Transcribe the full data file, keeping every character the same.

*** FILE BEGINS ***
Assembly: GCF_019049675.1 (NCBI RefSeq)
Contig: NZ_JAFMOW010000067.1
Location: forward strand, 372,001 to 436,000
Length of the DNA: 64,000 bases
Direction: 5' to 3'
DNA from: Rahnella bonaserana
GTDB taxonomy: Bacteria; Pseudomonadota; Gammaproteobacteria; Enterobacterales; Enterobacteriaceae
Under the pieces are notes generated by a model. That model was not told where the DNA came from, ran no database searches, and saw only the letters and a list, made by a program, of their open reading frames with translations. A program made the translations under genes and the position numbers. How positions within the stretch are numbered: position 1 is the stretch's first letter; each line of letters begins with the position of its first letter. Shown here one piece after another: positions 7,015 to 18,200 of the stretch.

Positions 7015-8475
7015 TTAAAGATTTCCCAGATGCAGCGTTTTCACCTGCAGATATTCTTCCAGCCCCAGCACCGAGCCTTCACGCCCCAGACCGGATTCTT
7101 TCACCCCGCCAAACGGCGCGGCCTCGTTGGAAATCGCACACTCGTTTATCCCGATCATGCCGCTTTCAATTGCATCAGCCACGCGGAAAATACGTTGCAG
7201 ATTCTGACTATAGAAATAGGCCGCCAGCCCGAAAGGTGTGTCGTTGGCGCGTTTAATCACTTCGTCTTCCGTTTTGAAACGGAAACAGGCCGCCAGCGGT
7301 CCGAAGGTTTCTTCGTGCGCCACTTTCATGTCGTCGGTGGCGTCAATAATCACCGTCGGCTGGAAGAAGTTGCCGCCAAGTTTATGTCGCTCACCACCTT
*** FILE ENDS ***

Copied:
Assembly: GCF_019049675.1 (NCBI RefSeq)
Contig: NZ_JAFMOW010000067.1
Location: forward strand, 372,001 to 436,000
Length of the DNA: 64,000 bases
Direction: 5' to 3'
DNA from: Rahnella bonaserana
GTDB taxonomy: Bacteria; Pseudomonadota; Gammaproteobacteria; Enterobacterales; Enterobacteriaceae
Under the pieces are notes generated by a model. That model was not told where the DNA came from, ran no database searches, and saw only the letters and a list, made by a program, of their open reading frames with translations. A program made the translations under genes and the position numbers. How positions within the stretch are numbered: position 1 is the stretch's first letter; each line of letters begins with the position of its first letter. Shown here one piece after another: positions 7,015 to 18,200 of the stretch.

Positions 7015-8475
7015 TTAAAGATTTCCCAGATGCAGCGTTTTCACCTGCAGATATTCTTCCAGCCCCAGCACCGAGCCTTCACGCCCCAGACCGGATTCTT
7101 TCACCCCGCCAAACGGCGCGGCCTCGTTGGAAATCGCACACTCGTTTATCCCGATCATGCCGCTTTCAATTGCATCAGCCACGCGGAAAATACGTTGCAG
7201 ATTCTGACTATAGAAATAGGCCGCCAGCCCGAAAGGTGTGTCGTTGGCGCGTTTAATCACTTCGTCTTCCGTTTTGAAACGGAAACAGGCCGCCAGCGGT
7301 CCGAAGGTTTCTTCGTGCGCCACTTTCATGTCGTCGGTGGCGTCAATAATCACCGTCGGCTGGAAGAAGTTGCCGCCAAGTTTATGTCGCTCACCACCTT